…is because I always honour them. If I don’t make ’em I can’t break ’em. Or something like that.

I thought that this would be a year of catching up on things at home. Boring stuff, mainly, but stuff that needed doing. The house needs cleaning. I mean cleaning beyond the regular Hoovering. Repainting, maybe. The garden! Well, that had become a jungle, and a very scruffy one, at that. Other things, too. I thought I might draft some new pattern blocks and start sewing again. And the only keyboard my fingers touch these days is this one. And various art and writing projects that I’d started and then lost my focus. And things I had agreed to do, assuming I had plenty of time.

Funny  how the things one thinks seem to rearrange their order, quite independently.. .

Suddenly, a trip to New York seemed, then was, doable. New York! What a mad, magnificent place. I was on a ‘plane to JFK ( with further bookings to England and France!) before any more dust had had time to settle. Or maybe it did settle and I just didn’t notice!

Back home in July, I thought I’d tackle the overdue art projects (only 3 of them;piece of cake, really.No great rush.)

And suddenly, I was fastening my seatbelt for landing at Vancouver!

And now the shops and lamp posts have tinsel and ho-ho-ho-ing* Santas and I’m still nowhere near that fabled land of Allcaughtup. Where the hell IS it? Not even Google Earth has co-ordinates.

But…I promised. So these things will be done.

Now, back to domestica. We share our home, our lives,  with cats. But you know that. Mostly, they are good cats, discounting Geiger’s sworn intention to shred every shoe and all upholstery, not matter what deterrents we apply. But they do use their litter trays.Oh yes. Not so the cats that wander the streets at night. There’s a tom who, almost every night, sprays the wheels of the car. And they do not have litter trays…

Some of the tamarind pods were knocked off the tree when the casuarina was felled. I picked up as many as I could see amongst dead leaves and mulch. Remarkably like dry cat turds…*

Tamarind 2


While my neighbour has been away I  have been watering his garden. I regard it as an extension of my garden! The other day I took the camera and was glad I had.

Koel in palm 2 crop

Not very clear, but he was rather a long way up a very tall tree and I was standing on a delicate wrought iron chair and trying to avoid a garden sprinkler. It’s my friend, the Koel. A lot of people think his call is annoying. It doesn’t bother me, but I think there is an audio clip in that link (if not that link, I’m sure google can find one!) so you can determine whether he’d  annoy you.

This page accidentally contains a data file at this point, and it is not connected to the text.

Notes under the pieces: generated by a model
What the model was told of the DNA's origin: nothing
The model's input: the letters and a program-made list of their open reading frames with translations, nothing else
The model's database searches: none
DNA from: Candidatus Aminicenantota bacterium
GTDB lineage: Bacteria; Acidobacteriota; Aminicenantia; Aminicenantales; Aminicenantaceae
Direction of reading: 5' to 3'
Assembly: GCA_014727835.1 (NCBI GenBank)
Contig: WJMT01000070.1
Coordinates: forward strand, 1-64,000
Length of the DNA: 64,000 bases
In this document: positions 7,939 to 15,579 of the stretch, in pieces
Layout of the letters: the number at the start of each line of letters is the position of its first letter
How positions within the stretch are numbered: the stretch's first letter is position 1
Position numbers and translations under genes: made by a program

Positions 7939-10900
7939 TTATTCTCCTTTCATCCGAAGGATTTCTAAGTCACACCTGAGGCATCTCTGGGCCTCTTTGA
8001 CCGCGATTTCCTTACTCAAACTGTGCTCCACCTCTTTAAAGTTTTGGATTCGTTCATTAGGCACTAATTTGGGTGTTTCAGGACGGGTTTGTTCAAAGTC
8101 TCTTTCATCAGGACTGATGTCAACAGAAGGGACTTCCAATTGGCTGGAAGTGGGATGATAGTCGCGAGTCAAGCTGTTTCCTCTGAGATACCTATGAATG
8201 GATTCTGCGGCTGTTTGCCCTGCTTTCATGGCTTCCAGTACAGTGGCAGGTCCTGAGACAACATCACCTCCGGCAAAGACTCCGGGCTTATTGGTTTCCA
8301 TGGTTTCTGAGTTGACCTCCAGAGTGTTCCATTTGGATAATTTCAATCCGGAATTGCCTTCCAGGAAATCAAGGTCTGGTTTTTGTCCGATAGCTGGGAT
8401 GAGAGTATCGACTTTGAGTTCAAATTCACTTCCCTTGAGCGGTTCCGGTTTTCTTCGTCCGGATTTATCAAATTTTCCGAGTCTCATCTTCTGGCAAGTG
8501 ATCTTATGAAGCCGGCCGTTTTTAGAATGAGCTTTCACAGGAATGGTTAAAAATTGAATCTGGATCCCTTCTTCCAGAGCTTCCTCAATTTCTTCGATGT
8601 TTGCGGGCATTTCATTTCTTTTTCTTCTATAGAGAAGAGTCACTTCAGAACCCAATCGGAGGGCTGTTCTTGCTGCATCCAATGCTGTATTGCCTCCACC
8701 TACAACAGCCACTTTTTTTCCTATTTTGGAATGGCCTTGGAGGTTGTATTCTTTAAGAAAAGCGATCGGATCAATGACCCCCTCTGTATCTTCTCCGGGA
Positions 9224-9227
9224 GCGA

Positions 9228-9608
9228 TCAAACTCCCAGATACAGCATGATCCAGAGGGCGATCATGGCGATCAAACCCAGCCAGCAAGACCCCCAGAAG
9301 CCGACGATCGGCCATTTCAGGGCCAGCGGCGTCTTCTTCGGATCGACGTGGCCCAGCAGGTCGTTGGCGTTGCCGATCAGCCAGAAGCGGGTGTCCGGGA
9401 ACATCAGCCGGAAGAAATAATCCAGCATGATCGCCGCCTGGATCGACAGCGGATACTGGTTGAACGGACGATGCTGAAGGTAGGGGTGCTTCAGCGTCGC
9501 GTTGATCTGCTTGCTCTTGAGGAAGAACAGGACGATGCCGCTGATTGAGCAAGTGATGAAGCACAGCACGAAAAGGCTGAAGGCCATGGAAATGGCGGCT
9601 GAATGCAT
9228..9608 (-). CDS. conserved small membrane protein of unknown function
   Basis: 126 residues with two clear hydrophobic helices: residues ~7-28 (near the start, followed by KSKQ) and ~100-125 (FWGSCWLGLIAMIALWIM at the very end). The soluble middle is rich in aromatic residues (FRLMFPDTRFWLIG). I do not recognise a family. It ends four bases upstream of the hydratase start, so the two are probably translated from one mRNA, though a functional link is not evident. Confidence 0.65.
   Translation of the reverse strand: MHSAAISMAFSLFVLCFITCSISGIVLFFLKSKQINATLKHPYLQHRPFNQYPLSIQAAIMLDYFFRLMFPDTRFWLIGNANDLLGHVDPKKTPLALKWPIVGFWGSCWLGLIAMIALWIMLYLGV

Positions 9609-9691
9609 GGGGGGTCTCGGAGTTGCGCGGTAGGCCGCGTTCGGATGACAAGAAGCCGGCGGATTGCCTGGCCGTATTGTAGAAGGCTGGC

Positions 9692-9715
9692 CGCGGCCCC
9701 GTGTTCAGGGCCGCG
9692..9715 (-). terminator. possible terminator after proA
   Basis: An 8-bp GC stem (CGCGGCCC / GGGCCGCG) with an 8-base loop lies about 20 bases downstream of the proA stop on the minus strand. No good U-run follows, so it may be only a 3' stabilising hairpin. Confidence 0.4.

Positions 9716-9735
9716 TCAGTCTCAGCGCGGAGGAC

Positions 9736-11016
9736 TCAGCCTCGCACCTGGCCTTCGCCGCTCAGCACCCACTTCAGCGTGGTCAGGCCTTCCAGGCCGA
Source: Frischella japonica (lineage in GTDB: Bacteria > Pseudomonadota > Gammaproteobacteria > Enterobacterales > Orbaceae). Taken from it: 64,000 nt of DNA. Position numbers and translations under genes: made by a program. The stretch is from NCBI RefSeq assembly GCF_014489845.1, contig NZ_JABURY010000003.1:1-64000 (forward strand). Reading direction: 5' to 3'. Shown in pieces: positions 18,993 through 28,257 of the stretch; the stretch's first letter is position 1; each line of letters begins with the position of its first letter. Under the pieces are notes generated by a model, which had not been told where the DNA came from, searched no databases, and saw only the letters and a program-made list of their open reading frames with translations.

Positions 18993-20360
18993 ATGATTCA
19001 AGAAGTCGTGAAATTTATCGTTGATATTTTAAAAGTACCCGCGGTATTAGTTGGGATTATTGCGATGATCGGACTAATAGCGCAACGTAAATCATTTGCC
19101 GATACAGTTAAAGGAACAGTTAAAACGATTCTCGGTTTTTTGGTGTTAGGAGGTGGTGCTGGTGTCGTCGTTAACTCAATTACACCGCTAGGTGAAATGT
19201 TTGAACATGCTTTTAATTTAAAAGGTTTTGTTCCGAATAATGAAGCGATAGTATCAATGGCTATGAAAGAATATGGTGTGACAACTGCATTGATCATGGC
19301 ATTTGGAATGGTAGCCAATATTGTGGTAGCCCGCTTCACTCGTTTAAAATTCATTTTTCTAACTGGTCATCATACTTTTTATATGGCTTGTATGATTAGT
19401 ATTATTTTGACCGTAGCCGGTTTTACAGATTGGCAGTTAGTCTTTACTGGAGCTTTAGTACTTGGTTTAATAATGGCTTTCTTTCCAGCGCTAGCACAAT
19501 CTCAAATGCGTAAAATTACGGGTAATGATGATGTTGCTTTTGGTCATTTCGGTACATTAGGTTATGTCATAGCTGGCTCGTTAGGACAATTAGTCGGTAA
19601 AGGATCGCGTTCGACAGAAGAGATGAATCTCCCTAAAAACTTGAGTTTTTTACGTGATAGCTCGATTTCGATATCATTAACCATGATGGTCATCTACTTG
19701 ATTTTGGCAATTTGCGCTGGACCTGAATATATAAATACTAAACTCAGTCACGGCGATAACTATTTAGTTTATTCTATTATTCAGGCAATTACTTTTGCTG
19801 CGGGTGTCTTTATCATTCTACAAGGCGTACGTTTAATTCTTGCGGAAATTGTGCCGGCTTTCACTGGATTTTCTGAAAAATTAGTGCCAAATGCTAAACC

And the header? It’s a Cedar Bay Cherry.Yummy! Birds had already pecked at the fruit so I ate what was left and planted the seeds.

2013-10-28 05.34.26


And now, having kept that promise (to write a blog post) I had better do further hose duty. If the Met chaps honour their promise (rain) I might be able to get on with other unfinished symphonies. Geiger is still on about the comic strip…


*you don’t want to know how to tell the difference!

* why does Santa say that? Doesn’t he know he could be arrested?



Well, not on my person, you understand. At least, not now that I’ve washed them off. But the little blighters (polite term) have been sucking the sap out of  several plants. And the ants (no polite term for these bastards!) are husbanding them. I tried the soapy water trick and got nowhere ( mind you, the leaves were nice and clean!) so this morning I said some “magic words” and drenched  said bastards with white oil. Just hope Mr. Murphy’s  famous law doesn’t apply!

Anyway, what with messing about in the garden and one thing and another…I didn’t get around to posting the mystery  picture result.

It’s that strip of dots on the edge of my windscreen; something to do with the lamination process, I think.

Not mystery pictures this time, just a couple of gratuitous flower photos…